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    Peripheral arterial disease: What you need to know

    7:18 AM, Feb 27, 2013   |    comments
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    LITTLE ROCK, Ark. (KTHV) -- Many people don't recognize the warning signs of peripheral arterial disease, a serious medical problem that increase your risk for heart attack and stroke.

    Dr. Aravind Rao with the St. Vincent Heart Clinic joins us with more on recognizing and treating PAD.

    PAD is the result of blood vessels in the legs becoming narrow because they're blocked by fatty deposits - in the same way that arteries of the heart become clogged with fatty deposits. When it happens in your legs your feet and legs don't get the proper amount of blood flow. It has strong correlation with heart disease.

    Sometimes there are no symptoms; especially for people with diabetes. Some people will have mild pain in their legs, when walking or exercising that gets better with rest. There can also be tingling, numbness or the lower legs and the feet feel cold. Sores can also develop on the feet and legs that are slow in healing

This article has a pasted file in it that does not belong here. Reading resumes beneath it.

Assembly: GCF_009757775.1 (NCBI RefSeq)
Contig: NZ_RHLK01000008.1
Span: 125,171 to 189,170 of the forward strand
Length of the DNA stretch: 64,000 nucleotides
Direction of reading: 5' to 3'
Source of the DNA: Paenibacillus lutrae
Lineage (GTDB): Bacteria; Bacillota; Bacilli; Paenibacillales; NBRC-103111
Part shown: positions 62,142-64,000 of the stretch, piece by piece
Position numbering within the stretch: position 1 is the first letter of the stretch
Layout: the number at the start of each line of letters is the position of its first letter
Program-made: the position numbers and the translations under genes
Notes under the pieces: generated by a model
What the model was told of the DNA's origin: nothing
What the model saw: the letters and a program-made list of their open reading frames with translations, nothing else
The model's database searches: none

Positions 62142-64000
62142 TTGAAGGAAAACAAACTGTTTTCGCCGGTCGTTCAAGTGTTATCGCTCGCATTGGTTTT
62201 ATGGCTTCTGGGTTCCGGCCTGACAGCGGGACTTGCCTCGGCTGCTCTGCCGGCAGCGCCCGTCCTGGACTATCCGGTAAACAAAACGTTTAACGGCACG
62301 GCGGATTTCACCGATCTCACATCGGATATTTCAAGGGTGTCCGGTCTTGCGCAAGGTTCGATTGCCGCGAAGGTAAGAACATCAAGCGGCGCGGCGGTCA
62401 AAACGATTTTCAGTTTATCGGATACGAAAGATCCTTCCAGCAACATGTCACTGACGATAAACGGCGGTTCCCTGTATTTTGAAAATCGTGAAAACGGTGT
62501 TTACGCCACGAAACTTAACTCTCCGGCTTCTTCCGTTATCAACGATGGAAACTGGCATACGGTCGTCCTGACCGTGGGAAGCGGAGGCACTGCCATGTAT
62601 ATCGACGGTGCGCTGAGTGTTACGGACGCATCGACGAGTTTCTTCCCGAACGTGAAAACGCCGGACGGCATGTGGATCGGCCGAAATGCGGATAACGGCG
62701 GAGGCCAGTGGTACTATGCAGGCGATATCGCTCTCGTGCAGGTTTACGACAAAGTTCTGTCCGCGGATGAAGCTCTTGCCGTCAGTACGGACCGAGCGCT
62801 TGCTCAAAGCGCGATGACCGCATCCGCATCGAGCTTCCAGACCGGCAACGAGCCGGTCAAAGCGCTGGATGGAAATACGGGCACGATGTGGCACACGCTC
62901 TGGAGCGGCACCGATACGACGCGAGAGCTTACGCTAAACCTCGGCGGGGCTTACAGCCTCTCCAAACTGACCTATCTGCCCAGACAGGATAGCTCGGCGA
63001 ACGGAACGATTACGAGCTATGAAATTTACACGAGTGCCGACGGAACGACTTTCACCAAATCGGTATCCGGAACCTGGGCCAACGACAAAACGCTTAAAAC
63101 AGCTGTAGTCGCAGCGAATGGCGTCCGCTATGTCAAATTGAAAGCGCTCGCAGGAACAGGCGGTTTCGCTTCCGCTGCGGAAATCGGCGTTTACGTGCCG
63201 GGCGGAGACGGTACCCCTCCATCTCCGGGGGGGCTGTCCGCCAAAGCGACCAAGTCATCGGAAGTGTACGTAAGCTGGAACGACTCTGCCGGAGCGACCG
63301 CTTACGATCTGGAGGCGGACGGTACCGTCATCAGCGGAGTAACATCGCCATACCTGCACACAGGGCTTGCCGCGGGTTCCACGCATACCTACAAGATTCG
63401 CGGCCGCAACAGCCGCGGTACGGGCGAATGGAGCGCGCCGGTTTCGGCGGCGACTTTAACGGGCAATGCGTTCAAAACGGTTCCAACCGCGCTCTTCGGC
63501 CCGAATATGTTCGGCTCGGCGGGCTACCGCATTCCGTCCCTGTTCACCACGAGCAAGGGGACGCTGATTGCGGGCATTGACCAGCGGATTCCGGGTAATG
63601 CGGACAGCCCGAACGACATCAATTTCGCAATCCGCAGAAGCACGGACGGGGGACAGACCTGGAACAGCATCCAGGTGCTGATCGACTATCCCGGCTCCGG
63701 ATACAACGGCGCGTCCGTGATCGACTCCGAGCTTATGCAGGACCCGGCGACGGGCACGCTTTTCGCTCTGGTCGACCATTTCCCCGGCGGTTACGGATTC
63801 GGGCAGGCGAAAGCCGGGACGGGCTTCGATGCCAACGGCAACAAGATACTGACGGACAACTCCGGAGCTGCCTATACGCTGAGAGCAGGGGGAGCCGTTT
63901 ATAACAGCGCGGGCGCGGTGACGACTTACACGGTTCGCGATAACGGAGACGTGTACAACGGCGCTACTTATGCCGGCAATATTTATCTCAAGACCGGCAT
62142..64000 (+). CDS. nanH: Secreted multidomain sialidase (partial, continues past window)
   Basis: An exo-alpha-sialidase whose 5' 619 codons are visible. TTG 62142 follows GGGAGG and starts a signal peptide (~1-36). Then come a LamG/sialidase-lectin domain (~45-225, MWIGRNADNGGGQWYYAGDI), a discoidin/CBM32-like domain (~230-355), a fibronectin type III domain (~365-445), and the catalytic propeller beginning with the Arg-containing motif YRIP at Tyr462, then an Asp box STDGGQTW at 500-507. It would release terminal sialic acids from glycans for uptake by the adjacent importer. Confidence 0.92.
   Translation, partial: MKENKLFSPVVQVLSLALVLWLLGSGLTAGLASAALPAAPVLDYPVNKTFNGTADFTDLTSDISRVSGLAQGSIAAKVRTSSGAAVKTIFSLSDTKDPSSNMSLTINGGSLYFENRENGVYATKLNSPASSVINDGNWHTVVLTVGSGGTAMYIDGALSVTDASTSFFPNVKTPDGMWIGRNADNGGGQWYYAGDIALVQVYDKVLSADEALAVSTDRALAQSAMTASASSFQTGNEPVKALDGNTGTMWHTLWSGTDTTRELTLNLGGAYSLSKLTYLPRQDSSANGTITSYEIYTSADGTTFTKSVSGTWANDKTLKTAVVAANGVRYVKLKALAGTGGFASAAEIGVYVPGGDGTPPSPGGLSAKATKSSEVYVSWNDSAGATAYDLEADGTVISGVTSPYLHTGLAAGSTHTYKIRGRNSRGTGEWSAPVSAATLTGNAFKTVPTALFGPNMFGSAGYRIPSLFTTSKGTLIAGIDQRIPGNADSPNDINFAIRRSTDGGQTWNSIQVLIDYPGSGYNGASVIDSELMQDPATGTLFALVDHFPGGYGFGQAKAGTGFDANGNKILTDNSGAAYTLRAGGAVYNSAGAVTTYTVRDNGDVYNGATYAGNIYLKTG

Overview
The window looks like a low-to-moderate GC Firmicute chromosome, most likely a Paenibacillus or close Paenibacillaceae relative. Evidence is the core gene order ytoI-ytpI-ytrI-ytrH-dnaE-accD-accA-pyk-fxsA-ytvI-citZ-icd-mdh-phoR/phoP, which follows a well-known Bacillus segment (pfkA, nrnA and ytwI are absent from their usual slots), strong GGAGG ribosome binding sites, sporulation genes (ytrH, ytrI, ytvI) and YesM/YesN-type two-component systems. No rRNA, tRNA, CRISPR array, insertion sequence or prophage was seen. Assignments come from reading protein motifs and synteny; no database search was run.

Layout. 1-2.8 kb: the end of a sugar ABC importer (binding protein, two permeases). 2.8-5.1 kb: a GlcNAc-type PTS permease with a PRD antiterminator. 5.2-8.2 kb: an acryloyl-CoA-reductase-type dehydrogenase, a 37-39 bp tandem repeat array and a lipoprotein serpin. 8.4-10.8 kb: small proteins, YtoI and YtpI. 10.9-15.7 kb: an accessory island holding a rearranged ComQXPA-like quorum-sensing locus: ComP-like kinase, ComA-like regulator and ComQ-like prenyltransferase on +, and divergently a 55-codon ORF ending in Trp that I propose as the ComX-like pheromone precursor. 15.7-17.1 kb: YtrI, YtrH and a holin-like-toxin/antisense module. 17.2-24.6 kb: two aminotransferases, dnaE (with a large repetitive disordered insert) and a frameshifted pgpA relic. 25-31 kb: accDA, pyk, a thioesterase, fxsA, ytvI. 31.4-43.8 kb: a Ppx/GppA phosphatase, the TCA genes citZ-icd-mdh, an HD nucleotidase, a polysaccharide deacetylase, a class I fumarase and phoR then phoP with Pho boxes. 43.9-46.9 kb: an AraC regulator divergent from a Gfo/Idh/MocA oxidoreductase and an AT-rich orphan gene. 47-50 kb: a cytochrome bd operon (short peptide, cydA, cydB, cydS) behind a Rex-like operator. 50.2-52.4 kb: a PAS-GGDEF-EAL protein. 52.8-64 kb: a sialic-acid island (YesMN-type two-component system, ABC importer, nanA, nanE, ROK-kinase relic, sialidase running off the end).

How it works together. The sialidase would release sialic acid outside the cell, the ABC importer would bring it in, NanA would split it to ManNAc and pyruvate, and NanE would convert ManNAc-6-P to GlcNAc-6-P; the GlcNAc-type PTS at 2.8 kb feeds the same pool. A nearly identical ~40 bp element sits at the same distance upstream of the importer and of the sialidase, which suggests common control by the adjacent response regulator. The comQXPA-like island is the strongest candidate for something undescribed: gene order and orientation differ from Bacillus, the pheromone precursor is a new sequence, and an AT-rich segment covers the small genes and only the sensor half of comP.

Warning Signs of PAD

    • Leg pain
    • Tingling
    • Numbness
    • Cold feet and/or legs
    • Sores

    Who is at risk for PAD?

    • People with diabetes
    • Smokers
    • People with high blood pressure
    • People with high cholesterol levels
    • Being overweight
    • People who are not physically active
    • People older than 50
    • History of heart disease
    • People who have had a heart attack or stroke
    • Family history of heart disease, heart attacks, or strokes

    You can't change your age or your family history, but there are things you can do to lower your risk for PAD.

    • Take your diabetes medication if you have diabetes and maintain a healthy diet
    • Stop smoking
    • If you have high blood pressure or high cholesterol take your medication and follow your doctors recommendations for diet and exercise
    • If you are overweight ask your doctor what you need to do to lose weight.
    • Do some physical activity everyday if you're physically not active. But talk to your doctor before starting an exercise program

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